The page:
According to a superficial perception, the mitzvah of yishuv ha’aretz is meant to be revealed without taking into account any realistic considerations at all. If we are commanded to conquer the land, it should be conquered without taking into account our military capabilities, or those of our enemies. Since such a way of thinking is illogical and impracticable, its champions argue that, in any case, the mitzvah will take place only when the Mashiach comes, and through a revealed miracle beyond any realistic consideration.
According to their way of thinking, there’s no need to work for the sake of the kibbutz galuyot (the ingathering of the exiles) or yishuv ha’aretz, because in their opinion the redemption will come in a miraculous manner that even the Jews who left Egypt failed to merit. Instead, millions of homes will suddenly fall from the sky, together with a system of roads, electricity, water and sewage, to absorb the masses of Israel who will make aliyah(immigrate) along with the Mashiach from the four corners of the earth. And at that exact moment, the country will be covered with orchards and cultivated fields to feed all the Jews, and industrial plants for the production of food, clothing and furniture and stores in the cities will instantly arise to satisfy all the needs of the millions of immigrants.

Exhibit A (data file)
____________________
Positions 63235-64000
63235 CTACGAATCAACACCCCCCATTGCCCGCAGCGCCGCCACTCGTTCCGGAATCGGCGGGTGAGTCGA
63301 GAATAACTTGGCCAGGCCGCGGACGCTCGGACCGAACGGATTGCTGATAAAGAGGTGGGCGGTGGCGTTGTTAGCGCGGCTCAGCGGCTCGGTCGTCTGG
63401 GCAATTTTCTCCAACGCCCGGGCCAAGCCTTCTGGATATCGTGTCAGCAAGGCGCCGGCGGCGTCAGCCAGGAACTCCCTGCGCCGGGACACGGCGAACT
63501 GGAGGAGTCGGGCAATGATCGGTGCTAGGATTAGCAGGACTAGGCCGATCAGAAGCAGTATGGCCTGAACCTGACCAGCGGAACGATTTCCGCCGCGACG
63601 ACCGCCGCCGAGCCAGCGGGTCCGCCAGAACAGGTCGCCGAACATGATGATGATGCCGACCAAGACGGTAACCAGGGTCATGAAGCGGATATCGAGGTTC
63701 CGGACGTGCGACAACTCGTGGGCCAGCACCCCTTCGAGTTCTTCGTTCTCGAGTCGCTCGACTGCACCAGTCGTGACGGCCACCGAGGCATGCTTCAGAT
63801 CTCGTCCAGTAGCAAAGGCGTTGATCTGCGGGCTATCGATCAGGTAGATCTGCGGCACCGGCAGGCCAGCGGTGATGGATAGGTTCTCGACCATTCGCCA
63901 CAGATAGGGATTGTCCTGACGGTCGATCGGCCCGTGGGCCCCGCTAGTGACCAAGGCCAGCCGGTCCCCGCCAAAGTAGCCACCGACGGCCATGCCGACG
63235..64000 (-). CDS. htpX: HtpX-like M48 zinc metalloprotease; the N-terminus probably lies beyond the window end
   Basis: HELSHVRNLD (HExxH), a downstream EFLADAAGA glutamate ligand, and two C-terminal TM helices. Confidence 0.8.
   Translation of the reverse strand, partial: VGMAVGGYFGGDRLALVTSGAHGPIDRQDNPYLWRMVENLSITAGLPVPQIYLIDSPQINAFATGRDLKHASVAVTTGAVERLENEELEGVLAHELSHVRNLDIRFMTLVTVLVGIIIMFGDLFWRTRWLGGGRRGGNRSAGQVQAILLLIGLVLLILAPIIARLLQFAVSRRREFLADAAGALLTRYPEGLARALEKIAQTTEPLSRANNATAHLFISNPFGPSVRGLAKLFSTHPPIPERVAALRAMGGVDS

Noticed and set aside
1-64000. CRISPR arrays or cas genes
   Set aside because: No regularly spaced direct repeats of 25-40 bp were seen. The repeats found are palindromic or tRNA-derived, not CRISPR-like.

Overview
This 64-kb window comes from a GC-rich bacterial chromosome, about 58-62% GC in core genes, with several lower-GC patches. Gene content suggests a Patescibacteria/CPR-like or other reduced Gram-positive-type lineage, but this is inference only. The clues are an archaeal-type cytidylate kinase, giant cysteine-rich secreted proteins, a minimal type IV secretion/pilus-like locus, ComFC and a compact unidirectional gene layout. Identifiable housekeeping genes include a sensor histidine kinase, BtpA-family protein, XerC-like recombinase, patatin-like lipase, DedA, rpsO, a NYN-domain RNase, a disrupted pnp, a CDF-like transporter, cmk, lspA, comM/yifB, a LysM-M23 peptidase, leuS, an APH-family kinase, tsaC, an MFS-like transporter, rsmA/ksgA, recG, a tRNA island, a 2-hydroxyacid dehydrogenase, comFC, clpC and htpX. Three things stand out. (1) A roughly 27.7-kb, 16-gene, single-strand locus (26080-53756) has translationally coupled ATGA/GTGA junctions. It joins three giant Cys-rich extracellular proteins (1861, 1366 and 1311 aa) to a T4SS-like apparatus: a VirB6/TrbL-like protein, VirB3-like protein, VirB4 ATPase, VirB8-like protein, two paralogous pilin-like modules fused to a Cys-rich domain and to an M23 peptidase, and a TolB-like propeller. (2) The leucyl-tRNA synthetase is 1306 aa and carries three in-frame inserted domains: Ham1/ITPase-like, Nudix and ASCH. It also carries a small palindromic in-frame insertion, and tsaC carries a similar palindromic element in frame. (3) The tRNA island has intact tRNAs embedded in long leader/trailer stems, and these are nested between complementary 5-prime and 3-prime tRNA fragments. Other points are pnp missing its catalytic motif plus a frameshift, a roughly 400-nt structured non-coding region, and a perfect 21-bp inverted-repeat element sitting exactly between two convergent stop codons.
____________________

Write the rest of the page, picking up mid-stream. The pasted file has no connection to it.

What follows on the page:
Such an attitude contradicts the Torah, which commanded us to settle the Land, and as Rabbi Tzvi Hirsch Kalischer explained, we must act concretely to bring about the redemption. The Idolatrous Faith Outside of the Land of Israel
Now we can understand why our Sages said (Ketubot 110b): "Whoever lives outside the Land may be regarded as one who worships idols", because in chutz la’aretz, faith is revealed only through miracles, only through the supernatural, whereas in nature, as it were, the sitra achra (the ‘Other Side’) is in control, contrary to God's divine guidance. However, Jewish faith declares that God is One in heaven and earth. The main revelation of faith is in all of nature, with all its rational considerations. This is also the Torah of Eretz Israel, which explains how the Divine blessing descends from the heavens to this world via human efforts of tikun olam (perfecting the world).